What's the Biggest Known Planet?

Missing Link Between Planets and Stars Found
The difference between brown dwarfs and planets, based on conventional theory. (Image credit: Robert Roy Britt, SPACE.com.)

Editor's Note: This feature article is part ofSPACE.com's weekly Mystery Monday series.

Pluto huggers and haters may hog the spotlight, but there's anotherdebate on the bigger end of the planetary scale. Astronomers have in recentyears uncovered super-massive objects that blur the boundary between planet andfull-blown star.

The complications go beyond simply defining stars as undergoingthermonuclear fusion. Planethunters peering at distant stars have found huge orbiting objects whichdwarf Jupiter, the largest gas giant planet in our solar system. Such finds mayrepresent the missing links on the sliding scale between planets and stars.

"Taken together, thesediscoveries are going to change what we call a planet," said Sara Seager,an astrophysicist at MIT. "Until now people have been arguing about howbig can an object be and still be a planet."

Brown dwarfs represent the largest objects which inhabit that hazy spacebetween planets and stars. They remain smaller than the dimred dwarf stars, but can range in size up to 70 Jupiter masses. Many simplylook like failed stars which never achieved fusion, and yet some colder,smaller brown dwarfs appear more similar to gas giants such as Jupiter orSaturn.

One such browndwarf made headlines in April 2008. The free-floating object has a massbetween 15 and 30 times that of Jupiter, and represents the coolest object ofits type at 660 degrees Fahrenheit (350 Celsius). Astronomers consider it apossible representative of a new class of objects, which forms yet anothermissing link in the overall planetary puzzle.

Going down the scale, the first-everdirect images of extrasolar planets also came late last year. They includedone discovery of a three-planet system where the objects ranged from seven to10 Jupiter masses. Another discovery involved the planet Fomalhaut b with amass of just three Jupiter masses.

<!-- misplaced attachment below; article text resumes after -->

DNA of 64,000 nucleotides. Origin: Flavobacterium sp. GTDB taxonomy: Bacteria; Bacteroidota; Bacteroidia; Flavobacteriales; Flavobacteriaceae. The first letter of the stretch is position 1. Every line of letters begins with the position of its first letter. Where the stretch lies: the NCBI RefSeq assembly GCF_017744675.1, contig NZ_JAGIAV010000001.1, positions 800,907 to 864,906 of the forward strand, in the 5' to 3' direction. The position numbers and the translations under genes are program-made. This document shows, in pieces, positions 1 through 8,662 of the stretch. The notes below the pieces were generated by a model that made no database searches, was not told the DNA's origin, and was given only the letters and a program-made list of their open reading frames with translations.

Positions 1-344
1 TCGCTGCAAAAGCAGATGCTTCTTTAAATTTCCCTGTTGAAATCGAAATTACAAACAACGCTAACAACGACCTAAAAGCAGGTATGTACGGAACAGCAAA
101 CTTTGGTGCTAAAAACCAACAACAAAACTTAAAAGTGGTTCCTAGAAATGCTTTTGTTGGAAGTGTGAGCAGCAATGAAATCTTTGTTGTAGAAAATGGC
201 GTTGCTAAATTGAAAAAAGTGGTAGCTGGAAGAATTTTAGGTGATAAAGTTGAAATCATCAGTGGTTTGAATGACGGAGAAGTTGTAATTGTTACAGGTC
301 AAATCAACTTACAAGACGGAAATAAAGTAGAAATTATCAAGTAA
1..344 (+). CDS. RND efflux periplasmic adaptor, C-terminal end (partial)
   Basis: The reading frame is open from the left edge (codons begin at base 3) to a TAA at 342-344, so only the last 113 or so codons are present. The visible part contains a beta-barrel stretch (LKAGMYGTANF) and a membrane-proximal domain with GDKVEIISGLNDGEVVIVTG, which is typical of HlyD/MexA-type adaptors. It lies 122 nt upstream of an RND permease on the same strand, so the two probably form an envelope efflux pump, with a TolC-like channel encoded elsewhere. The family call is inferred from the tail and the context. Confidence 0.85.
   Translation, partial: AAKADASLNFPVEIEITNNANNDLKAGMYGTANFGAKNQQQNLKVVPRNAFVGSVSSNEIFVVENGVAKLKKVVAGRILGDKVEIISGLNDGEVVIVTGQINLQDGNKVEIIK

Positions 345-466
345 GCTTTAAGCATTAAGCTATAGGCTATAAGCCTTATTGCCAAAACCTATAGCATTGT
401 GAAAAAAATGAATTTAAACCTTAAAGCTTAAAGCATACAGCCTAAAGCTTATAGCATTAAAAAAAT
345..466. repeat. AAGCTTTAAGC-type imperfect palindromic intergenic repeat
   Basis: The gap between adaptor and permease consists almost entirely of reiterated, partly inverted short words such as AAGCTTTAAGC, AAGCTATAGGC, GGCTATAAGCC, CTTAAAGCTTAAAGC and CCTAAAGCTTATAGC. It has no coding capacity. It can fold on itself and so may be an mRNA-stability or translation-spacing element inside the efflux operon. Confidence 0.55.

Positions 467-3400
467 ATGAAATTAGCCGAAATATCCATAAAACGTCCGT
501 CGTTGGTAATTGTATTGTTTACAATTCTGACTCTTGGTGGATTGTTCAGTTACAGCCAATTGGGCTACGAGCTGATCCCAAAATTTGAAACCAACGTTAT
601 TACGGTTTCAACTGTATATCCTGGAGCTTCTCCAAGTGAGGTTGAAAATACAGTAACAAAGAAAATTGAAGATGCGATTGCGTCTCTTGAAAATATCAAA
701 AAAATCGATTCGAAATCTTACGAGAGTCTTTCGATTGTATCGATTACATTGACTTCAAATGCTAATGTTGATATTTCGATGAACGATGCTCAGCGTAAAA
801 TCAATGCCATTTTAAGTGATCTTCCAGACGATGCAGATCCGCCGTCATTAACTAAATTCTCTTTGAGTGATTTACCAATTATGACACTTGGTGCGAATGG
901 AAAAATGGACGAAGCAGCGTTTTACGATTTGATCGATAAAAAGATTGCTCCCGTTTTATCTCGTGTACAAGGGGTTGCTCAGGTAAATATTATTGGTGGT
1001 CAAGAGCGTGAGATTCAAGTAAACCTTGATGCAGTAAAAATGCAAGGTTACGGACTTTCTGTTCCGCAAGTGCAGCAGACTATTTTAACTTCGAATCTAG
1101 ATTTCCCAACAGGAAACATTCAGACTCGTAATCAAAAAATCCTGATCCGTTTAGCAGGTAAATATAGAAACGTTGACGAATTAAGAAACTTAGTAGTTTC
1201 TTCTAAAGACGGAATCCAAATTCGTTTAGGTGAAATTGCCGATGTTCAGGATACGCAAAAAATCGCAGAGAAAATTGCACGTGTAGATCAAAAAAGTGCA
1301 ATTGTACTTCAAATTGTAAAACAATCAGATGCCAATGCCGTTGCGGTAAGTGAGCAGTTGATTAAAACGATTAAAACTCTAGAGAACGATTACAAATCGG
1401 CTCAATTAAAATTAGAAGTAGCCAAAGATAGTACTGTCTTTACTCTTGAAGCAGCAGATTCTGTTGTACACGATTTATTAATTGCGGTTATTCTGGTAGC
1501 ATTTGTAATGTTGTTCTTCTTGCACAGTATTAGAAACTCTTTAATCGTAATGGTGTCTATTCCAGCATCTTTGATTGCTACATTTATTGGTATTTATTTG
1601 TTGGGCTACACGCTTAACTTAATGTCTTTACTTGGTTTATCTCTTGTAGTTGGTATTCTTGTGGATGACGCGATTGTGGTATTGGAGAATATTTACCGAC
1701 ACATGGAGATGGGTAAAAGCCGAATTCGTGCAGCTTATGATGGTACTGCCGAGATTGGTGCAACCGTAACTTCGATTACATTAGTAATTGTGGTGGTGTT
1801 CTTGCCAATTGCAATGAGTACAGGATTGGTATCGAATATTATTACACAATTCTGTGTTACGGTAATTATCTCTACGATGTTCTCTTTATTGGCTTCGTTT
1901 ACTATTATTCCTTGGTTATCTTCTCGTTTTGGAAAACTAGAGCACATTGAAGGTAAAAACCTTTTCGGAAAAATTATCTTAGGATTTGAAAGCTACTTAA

Such objects fall within the generally accepted upper limit of planetsbeing below 13 Jupiter masses. However, the findings could still helpscientists revise their planetary definitions based on how objects form, ratherthan just mass. Both systems contain dusty disks that reflect their young age,and also seem consistent with how planets likely formed in our solar system andelsewhere.

The existing uncertainty about large-class objects even arose during a Plutodebate held in March 2009 at the American Museum of Natural History in New York City. Seager pointed to the three-planet system as just one example of evolvingscientific knowledge regarding big planets.

"No one is writing alaw or rule that you have to call them this or that," Seager said,referring to the more than 300 extrasolar planets orbiting alien stars.

Perhaps this just means that scientists can take their pick of biggestknown planet, if they get their definitions sorted out. But most likely knowthat ongoing discoveries beyond our solar system could snatch away theheavyweight title at any time.

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Contributing Writer

Jeremy Hsu is science writer based in New York City whose work has appeared in Scientific American, Discovery Magazine, Backchannel, Wired.com and IEEE Spectrum, among others. He joined the Space.com and Live Science teams in 2010 as a Senior Writer and is currently the Editor-in-Chief of Indicate Media.  Jeremy studied history and sociology of science at the University of Pennsylvania, and earned a master's degree in journalism from the NYU Science, Health and Environmental Reporting Program. You can find Jeremy's latest project on Twitter